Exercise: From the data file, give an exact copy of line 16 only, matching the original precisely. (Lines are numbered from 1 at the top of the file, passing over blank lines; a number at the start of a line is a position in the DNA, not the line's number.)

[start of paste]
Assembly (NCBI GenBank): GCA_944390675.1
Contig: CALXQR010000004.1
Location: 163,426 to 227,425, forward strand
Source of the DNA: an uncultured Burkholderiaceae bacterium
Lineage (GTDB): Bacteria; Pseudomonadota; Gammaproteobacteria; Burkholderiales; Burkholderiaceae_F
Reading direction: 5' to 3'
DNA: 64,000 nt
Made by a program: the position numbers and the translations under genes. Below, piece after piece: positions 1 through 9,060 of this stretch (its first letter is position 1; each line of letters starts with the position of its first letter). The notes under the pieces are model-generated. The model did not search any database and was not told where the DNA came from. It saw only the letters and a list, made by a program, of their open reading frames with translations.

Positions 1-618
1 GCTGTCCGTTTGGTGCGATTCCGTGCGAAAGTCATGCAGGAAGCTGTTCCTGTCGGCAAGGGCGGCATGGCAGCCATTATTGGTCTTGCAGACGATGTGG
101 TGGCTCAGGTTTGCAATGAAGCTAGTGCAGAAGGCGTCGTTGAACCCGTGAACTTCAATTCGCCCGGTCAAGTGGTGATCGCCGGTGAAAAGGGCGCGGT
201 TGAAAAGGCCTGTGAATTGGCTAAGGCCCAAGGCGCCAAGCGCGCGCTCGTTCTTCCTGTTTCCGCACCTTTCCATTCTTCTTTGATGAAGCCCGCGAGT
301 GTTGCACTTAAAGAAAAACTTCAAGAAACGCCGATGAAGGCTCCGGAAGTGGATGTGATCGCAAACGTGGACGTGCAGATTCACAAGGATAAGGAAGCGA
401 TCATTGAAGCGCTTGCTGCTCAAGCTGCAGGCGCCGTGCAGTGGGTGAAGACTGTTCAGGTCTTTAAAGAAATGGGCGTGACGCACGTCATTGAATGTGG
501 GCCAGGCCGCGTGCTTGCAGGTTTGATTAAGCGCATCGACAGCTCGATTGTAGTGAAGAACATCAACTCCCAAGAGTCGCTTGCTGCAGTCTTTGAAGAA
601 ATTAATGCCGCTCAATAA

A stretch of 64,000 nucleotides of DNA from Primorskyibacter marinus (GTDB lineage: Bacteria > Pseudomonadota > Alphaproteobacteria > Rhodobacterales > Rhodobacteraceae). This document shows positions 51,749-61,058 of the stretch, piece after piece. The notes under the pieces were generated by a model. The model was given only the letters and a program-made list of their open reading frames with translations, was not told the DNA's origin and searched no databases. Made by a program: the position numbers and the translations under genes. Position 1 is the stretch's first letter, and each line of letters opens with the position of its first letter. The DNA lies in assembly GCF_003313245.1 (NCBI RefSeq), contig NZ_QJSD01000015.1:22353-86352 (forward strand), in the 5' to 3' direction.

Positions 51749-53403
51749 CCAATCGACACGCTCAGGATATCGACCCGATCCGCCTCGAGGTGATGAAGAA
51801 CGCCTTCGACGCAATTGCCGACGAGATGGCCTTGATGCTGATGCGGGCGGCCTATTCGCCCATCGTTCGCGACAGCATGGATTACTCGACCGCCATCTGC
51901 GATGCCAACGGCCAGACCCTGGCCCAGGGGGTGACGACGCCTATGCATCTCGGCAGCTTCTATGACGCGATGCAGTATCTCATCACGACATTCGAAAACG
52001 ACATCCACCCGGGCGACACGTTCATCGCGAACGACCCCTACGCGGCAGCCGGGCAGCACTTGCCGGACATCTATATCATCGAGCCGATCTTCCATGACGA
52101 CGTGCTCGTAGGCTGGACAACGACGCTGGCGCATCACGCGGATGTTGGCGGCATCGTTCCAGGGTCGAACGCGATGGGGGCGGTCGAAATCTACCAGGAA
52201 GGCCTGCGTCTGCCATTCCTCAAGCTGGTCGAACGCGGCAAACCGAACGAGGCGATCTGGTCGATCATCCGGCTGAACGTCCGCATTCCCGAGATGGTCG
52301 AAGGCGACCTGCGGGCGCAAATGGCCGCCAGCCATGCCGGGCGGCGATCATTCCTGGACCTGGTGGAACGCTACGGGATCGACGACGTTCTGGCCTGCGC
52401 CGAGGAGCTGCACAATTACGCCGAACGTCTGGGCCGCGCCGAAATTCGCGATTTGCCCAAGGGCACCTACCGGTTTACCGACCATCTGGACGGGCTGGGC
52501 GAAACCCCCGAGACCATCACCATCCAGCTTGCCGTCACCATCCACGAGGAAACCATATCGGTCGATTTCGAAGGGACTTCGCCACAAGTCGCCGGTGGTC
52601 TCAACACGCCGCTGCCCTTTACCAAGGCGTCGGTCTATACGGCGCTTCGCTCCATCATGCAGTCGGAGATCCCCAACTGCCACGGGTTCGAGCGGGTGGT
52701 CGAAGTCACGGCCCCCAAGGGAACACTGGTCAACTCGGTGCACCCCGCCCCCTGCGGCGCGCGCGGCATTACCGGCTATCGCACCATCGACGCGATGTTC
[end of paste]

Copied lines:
601 ATTAATGCCGCTCAATAA